(01-10-2011 04:15 PM)cufflink Wrote:  So I’ve enjoyed our conversation, and I hope you have too.

No worries, I have enjoyed it tremendously. And I also hope that you might direct those you feel could teach the bible my way. I am trying to be non-intrusive, I do not want to wear out my welcome, well, you know...lol.

(01-10-2011 04:15 PM)cufflink Wrote:  I also appreciated what you said about the value of listening. What I hope is that the listening you talked about isn’t just for the purpose of understanding the atheist/agnostic position so you can witness to us more effectively. Smile

Look, I do not force people to talk to me. Some do simply because they do not like Christians, I understand that. Some, though, because they feel their doctrine is correct (and you can call it what you want, but atheism is doctrine), and they want to "shut me up," so to speak. Some though, talk to me just for the sake of conversation. There is no reason those of differing beliefs, even when the beliefs are so contrasted and opposed to each other, cannot have civil conversations.

I hope that is the case with you.

(01-10-2011 04:15 PM)cufflink Wrote:  Be well.

Whew...glad you didn't say "be good." But, I will be as well as God allows, right?

Thanks for the response, Cufflink,

S.T.
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02-10-2011, 08:49 AM
RE: Was banned for asking...
S.T.,

Thanks for the very full responses. I appreciate your commitment, not to mention your energy! But since I'm feeling a sense of diminishing returns, I hope you won't think I'm wimping out if I bow out of the conversation at this point. You've made your position clear; I hope mine is as well. I doubt either of our minds has been changed in any way--our world views are too far apart. But I found the conversation civil, and I hope you did too.

Just one last thing--not an argument but a reference. You asked about my ideas on Job. They come mainly from one source: Jack Miles's God: A Biography. I find this book awesome, in the original sense of the word; it's not for nothing it won the Pulitzer Prize. Miles's chapters on Job were a revelation to me, never more so than in his eye-opening analysis of the crucial 42:6. (Hint: The usual translations are wrong.) Miles is a Christian, by the way. Highly recommended.

Religious disputes are like arguments in a madhouse over which inmate really is Napoleon.
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02-10-2011, 11:33 AM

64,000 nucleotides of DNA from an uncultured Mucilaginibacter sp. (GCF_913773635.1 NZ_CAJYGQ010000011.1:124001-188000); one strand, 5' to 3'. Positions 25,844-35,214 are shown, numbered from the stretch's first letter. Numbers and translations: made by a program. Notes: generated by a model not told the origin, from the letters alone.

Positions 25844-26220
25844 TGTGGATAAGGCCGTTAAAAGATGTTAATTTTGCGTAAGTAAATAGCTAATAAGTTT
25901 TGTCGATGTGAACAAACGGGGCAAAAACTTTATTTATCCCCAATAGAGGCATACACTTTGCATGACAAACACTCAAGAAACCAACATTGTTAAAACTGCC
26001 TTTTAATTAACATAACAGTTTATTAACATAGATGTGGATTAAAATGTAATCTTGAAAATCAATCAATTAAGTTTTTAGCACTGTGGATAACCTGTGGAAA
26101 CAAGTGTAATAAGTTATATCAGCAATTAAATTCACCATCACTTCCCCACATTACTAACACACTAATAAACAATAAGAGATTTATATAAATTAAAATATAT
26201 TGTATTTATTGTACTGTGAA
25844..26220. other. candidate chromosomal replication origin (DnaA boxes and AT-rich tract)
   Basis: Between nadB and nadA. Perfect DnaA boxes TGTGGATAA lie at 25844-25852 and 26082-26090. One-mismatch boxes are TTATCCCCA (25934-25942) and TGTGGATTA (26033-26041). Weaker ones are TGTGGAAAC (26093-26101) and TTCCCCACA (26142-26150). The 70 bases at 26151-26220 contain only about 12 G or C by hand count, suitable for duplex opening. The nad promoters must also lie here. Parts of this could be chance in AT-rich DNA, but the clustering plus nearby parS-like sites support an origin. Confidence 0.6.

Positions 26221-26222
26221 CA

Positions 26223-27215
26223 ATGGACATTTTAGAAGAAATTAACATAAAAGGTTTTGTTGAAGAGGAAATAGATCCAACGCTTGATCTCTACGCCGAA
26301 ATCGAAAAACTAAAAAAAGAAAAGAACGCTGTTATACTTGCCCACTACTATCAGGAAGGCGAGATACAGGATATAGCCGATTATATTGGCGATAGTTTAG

RE: Was banned for asking...
(02-10-2011 08:49 AM)cufflink Wrote:  S.T.,

Thanks for the very full responses. I appreciate your commitment, not to mention your energy! But since I'm feeling a sense of diminishing returns, I hope you won't think I'm wimping out if I bow out of the conversation at this point. You've made your position clear; I hope mine is as well. I doubt either of our minds has been changed in any way--our world views are too far apart. But I found the conversation civil, and I hope you did too.

Just one last thing--not an argument but a reference. You asked about my ideas on Job. They come mainly from one source: Jack Miles's God: A Biography. I find this book awesome, in the original sense of the word; it's not for nothing it won the Pulitzer Prize. Miles's chapters on Job were a revelation to me, never more so than in his eye-opening analysis of the crucial 42:6. (Hint: The usual translations are wrong.) Miles is a Christian, by the way. Highly recommended.

Fair enough. And, yes, it has been very civil as well as enjoyable on my part.

Concerning Job, I appreciate the the info about Jack Mile's though what I do use my time for reading rarely entails complete books by men that I have not first understood their doctrine. Not because I am afraid that their doctrine will corrupt mine (which is a position that some cults take and teach to their adherents), but because honestly, it would be, in my opinion, a waste of time. Now, If I had opportunity to talk to Jack Mile's himself, I would probably be very motivated to read his books (though I would probably start with the second one [if I read things right] because knowledge, position, and application is usually progressive), that I might understand him better, and beyond that, to know exactly the basis of his belief and teachings.